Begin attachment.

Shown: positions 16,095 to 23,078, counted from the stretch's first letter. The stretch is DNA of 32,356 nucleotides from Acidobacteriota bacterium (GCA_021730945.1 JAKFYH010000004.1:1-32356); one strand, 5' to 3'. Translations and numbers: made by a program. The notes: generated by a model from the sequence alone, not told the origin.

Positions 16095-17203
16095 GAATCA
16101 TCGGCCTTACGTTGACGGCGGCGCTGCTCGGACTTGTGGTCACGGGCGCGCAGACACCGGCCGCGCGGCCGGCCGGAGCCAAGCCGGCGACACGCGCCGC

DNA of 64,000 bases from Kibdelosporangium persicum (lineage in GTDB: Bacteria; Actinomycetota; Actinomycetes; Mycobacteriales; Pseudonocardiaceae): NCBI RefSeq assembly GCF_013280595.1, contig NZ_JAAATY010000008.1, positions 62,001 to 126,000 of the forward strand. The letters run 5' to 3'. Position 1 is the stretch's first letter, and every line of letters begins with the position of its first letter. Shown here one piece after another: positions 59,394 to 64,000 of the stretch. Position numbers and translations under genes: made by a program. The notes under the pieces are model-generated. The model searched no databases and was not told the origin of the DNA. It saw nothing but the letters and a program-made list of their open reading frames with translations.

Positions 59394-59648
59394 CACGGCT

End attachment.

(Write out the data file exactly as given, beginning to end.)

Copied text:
Shown: positions 16,095 to 23,078, counted from the stretch's first letter. The stretch is DNA of 32,356 nucleotides from Acidobacteriota bacterium (GCA_021730945.1 JAKFYH010000004.1:1-32356); one strand, 5' to 3'. Translations and numbers: made by a program. The notes: generated by a model from the sequence alone, not told the origin.

Positions 16095-17203
16095 GAATCA
16101 TCGGCCTTACGTTGACGGCGGCGCTGCTCGGACTTGTGGTCACGGGCGCGCAGACACCGGCCGCGCGGCCGGCCGGAGCCAAGCCGGCGACACGCGCCGC

DNA of 64,000 bases from Kibdelosporangium persicum (lineage in GTDB: Bacteria; Actinomycetota; Actinomycetes; Mycobacteriales; Pseudonocardiaceae): NCBI RefSeq assembly GCF_013280595.1, contig NZ_JAAATY010000008.1, positions 62,001 to 126,000 of the forward strand. The letters run 5' to 3'. Position 1 is the stretch's first letter, and every line of letters begins with the position of its first letter. Shown here one piece after another: positions 59,394 to 64,000 of the stretch. Position numbers and translations under genes: made by a program. The notes under the pieces are model-generated. The model searched no databases and was not told the origin of the DNA. It saw nothing but the letters and a program-made list of their open reading frames with translations.

Positions 59394-59648
59394 CACGGCT